I.P. Counterfeiting: Protection from Counterfeiting in an Increasingly Online World

Written by: Reid Morelli, Esq. and Andrew Bayudan

Counterfeiting continues to remain one of most dangerous threats to I.P. owners –
cutting into owners’ profits and injuring reputations. Counterfeit products bear the insignia of a trademark owner’s brand without permission and are often of an inferior quality. A business’ success relies on providing high quality products and trustworthy branding and counterfeiting can undermine not just revenue, but also a brand’s favorable image. This problem has been exacerbated by digital and online marketplaces where counterfeit sellers can target unsuspecting customers behind the anonymity and safety of the internet.

In the wake of Tiffany Inc. v. eBay Inc., mark owners should be diligent and thorough in placing measures to protect their mark and to prevent damage to their brand.[1] The Tiffany decision emphasized the burden placed on trademark owners when policing their marks, particularly for online channels. In Tiffany, the Court found that using the Tiffany marks to advertise counterfeit products on the eBay channel was not infringement when portions of the website explained that the products were indeed counterfeit. Additionally, because some of the products on eBay’s website were not counterfeit, it was not found to be false advertising.

Online trading of counterfeits is especially difficult to combat due to the trans-border nature of the internet combined with the challenge of locating where the counterfeits are made and sold. Therefore, mark owners should take a comprehensive approach that addresses multiple aspects of online trading. The strategy should focus on three main areas: registering marks with customs agencies, utilizing detection and reporting technology, and informing the public on how to identify counterfeits.

Here in the United States, the Customs and Border Protection Agency can have a huge impact on enforcing an owner’s mark. Companies seeking to deter the import/export of counterfeit products should make sure to foster a strong relationship with the CBP. This begins with registering marks with the agency to help officials identify, track and prevent counterfeit goods from crossing the border. CBP employs an active counterfeiting team that seizes counterfeit goods at borders. CBP’s resources are extremely valuable in enforcing the prevention of counterfeits entering the market. Maintaining constant lines of communication with the CBP will also allow businesses to effectively monitor counterfeits.

I.P. owners should also be sure to adopt and use online detection technologies to monitor any possible infringements that occur over the internet. Counterfeiters have spread their sales and influence across a multitude of online channels, including online marketplaces, e-commerce sites, social networking sites and message boards. The utilization of detection technology remains one of the strongest tools that businesses can use to combat counterfeit sales through these channels. By monitoring these distribution venues, owners are placed in a better position to challenge the counterfeiters. Once the counterfeiting threats are recognized, owners should pursue aggressive and proactive strategies against them. This should include prioritizing and attacking the largest counterfeiting offenders first using available mechanisms and solutions that online channels already have in place to report infringers, sending cease and desist letters, and lastly, initiating administrative or criminal actions against counterfeiters where appropriate. Often, adopting aggressive strategies against first time counterfeiters can deter future counterfeiting operations against marks.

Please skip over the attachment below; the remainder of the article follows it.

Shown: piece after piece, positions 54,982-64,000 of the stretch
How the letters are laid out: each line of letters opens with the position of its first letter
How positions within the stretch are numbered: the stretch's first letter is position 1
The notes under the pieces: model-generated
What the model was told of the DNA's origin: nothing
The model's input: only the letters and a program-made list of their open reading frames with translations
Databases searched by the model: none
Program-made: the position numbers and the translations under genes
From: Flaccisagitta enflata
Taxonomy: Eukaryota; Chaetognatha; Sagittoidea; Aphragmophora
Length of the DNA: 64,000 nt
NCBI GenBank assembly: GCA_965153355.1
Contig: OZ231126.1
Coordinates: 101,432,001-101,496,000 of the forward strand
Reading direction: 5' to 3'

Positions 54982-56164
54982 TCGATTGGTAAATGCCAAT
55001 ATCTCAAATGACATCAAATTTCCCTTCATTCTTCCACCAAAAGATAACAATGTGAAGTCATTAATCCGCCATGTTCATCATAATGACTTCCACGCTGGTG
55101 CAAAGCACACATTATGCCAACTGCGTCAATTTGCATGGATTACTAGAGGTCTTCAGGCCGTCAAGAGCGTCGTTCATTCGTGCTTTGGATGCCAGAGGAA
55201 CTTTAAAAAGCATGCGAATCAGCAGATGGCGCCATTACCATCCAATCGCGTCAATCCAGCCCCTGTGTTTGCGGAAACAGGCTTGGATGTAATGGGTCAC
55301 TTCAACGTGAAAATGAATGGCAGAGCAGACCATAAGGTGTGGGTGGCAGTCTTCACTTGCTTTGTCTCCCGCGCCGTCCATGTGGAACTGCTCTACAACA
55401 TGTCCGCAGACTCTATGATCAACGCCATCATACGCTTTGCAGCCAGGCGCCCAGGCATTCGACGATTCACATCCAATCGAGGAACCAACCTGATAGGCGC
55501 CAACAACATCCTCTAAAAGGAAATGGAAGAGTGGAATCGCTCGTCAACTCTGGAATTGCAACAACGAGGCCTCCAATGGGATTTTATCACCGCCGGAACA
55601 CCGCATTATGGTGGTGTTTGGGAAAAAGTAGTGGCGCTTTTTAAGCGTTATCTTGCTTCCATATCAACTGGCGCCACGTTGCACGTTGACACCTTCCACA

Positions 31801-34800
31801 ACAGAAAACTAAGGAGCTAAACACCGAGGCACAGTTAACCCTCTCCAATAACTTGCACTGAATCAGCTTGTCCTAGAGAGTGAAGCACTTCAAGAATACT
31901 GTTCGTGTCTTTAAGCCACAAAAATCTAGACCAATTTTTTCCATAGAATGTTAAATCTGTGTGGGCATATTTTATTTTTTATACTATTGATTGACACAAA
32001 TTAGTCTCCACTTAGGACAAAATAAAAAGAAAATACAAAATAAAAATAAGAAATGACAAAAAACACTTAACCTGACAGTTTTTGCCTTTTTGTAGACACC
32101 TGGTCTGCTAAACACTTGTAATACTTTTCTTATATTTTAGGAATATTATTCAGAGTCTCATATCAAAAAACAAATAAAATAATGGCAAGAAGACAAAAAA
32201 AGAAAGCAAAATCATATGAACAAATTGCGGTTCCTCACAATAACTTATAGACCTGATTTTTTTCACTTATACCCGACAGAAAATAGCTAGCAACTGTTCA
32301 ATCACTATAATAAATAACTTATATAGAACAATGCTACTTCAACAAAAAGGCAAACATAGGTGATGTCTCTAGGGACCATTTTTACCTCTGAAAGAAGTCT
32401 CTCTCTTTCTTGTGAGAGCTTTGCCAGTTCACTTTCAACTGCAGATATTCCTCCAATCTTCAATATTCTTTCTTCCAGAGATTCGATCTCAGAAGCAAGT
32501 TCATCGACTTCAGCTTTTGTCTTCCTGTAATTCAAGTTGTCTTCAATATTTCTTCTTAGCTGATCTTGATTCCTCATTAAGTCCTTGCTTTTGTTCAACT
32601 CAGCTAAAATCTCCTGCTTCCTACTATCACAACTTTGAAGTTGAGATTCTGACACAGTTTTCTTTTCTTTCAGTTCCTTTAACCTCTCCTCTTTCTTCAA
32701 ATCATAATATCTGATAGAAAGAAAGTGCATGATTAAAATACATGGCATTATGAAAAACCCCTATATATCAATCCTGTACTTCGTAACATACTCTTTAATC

Owners should realize that the public can also be a key weapon in minimizing counterfeit sales. Educating consumers on how to identify fakes alongside highlighting the benefits of purchasing original, high-quality products can further sway the fight in favor of mark owners. It is also important to increase awareness among the public of the potential dangers associated with buying counterfeit products.

Anti-counterfeiting efforts should be continuous and persistent. Mark owners must be willing to challenge counterfeiters with a long-term strategy to help owners maintain their public image while effectively forcing counterfeiters away from the market. The best strategy is both offensive and defensive. Individuals with protectable IP should register their marks in an offensive position while defending their marks against counterfeiters.

[1] Tiffany (NJ) Inc. v. eBay Inc., 600 F.3d 93 (2d Cir. 2010).